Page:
[ 96 Pa. Commw. Page 353]

    years, the only employer liable shall be the last employer in whose employment the employe was last exposed to the hazard of such occupational disease during a period of six months or more: And provided further, That in those cases where disability or death is not conclusively proven to be the result of such last exposure, all compensation shall be paid by the Commonwealth. An exposure during a period of less than six months after the effective date of this act shall not be deemed an exposure. . . . (Emphasis added.)

Our case of Baughman v. Meadville Malleable Iron, 39 Pa. Commonwealth Ct. 4, 394 A.2d 1058 (1978), is directly on point, controlling and requires that we reverse the order imposing all of the burden of this award upon the Commonwealth. We observed in Baughman that Section 103 of the Act, as amended, 77 P.S. § 1203, defines the word employer to include corporations for profit and that Section 907 of the Business Corporation Law, Act of May 5, 1933, P.L. 364, as amended, 15 P.S. § 1907, provides that:

Upon the merger or consolidation becoming effective, the several corporations parties to the plan of merger or consolidation shall be a single corporation which, in the case of a merger, shall be that corporation designated in the plan of merger as the surviving corporation. . . . The separate existence of all corporations parties to the plan of merger . . . shall cease, except, that of the surviving corporation, in the case of a merger. . . . (Emphasis added.)

In Baughman, the record showed that Meadville Iron, the claimant's first employer, did not survive the merger between it and Dayton Iron, that the merger terminated Meadville Iron's separate existence as a corporate

[ 96 Pa. Commw. Page 354]

    entity, and that after the merger Dayton Iron became the claimant's new employer.

The Articles of Merger in this case pertinently provide that "[t]he corporate existence of Allegheny Steel Company, the surviving corporation, shall continue under the laws of the Commonwealth of Pennsylvania after the effective date of the merger, but its name shall be Allegheny Ludlum Steel Corporation. . . ." and that "[t]he Articles of Incorporation of Allegheny Steel Company, the surviving corporation, shall be amended so as to read as follows. . . ." The Joint Plan and Agreement of Merger pertinently states that "it is the desire of the parties hereto to merge the Ludlum Company into the Allegheny Company" and Article One of the Joint Plan provides that "Ludlum Company shall be merged into Allegheny Company, the name of which upon and after the effective date of the merger shall be 'Allegheny Ludlum Steel Corporation'." Thus, the record clearly shows that Allegheny Steel Company survived the merger. Since the claimant had only the one employer, the Commonwealth correctly invokes Section 308(a) of the Act, 77 P.S. § 1408(a), which requires that compensation be paid jointly by the employer and the Commonwealth and that the employer be liable for 60% of the compensation due and the Commonwealth 40%.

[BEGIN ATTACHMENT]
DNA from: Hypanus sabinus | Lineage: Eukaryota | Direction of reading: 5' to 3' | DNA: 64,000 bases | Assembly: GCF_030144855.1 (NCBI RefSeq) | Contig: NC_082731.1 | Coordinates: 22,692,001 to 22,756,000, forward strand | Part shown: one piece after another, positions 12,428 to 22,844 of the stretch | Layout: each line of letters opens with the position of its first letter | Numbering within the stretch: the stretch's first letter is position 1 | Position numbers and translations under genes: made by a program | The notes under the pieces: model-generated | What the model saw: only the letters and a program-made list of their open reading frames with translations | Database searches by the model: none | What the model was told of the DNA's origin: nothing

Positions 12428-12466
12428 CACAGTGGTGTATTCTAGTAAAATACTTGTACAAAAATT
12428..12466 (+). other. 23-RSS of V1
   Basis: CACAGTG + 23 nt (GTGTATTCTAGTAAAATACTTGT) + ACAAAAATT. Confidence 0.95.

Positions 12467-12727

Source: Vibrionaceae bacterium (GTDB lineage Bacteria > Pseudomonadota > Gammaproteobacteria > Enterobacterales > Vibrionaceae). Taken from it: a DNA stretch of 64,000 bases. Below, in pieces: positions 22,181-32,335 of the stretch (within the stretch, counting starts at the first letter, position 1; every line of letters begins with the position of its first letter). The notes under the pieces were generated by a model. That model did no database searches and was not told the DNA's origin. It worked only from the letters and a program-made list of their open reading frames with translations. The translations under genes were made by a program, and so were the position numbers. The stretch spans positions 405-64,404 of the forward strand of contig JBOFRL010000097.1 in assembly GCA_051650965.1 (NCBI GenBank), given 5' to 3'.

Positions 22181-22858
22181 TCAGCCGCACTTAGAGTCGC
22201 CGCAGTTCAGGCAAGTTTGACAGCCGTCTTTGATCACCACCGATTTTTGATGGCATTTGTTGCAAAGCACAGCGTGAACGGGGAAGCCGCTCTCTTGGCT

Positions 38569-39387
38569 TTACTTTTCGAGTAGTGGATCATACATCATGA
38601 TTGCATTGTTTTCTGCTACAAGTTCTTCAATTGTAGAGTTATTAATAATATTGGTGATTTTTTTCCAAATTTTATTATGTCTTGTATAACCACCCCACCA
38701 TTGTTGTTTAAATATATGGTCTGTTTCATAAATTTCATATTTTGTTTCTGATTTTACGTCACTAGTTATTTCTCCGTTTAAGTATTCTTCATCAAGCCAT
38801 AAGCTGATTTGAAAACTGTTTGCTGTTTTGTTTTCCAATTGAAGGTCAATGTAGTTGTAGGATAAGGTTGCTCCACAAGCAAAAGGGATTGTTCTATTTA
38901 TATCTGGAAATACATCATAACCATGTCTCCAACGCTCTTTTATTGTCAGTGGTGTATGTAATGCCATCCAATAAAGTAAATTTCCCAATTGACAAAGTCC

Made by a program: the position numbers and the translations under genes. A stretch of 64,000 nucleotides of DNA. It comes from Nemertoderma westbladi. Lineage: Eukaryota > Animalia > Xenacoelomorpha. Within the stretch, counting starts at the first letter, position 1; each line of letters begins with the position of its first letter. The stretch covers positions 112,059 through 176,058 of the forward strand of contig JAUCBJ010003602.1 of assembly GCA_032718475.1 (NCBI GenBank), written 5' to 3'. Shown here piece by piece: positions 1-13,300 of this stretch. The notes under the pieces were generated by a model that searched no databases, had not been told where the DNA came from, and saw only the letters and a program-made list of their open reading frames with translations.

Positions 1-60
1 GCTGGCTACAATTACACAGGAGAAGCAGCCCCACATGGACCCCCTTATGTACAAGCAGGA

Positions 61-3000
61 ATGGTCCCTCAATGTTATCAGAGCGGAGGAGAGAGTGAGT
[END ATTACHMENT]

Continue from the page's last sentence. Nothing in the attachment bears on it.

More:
The hearing judge acknowledged that "[h]ere, the claimant's [sic] employer in 1936 was the surviving corporation of the 1938 merger and accordingly, the master never changed" but wrote that "further examination of the articles of merger reveals that there was extensive amendment to the Articles of Incorporation of Allegheny Steel Company, known after the merger as Allegheny Ludlum Steel Corporation. It is this change in structure which in reality creates the change in corporate structure." We disagree with this analysis. We believe

[ 96 Pa. Commw. Page 355]

    that the name of the surviving corporation designated in the Articles of Merger by the parties to the merger shall be controlling for purposes of decision of this class of case. It is inappropriate in an occupational disease case for the workmen's compensation appeal board and courts to determine the identity of an employer of an injured employee in circumstances such as these by a study of amendments to the Articles of Incorporation.

Order reversed. The record is remanded to the board with direction to revise the burden of the award consistent with this opinion. Jurisdiction is relinquished.

Order

And Now, this 15th day of April, 1986, the order of the Court of Common Pleas of Westmoreland County in the above-captioned matter is reversed; the record is remanded to the board with direction to revise the burden of the award consistent with this opinion. Jurisdiction is relinquished.

Disposition

Reversed and remanded.

19860415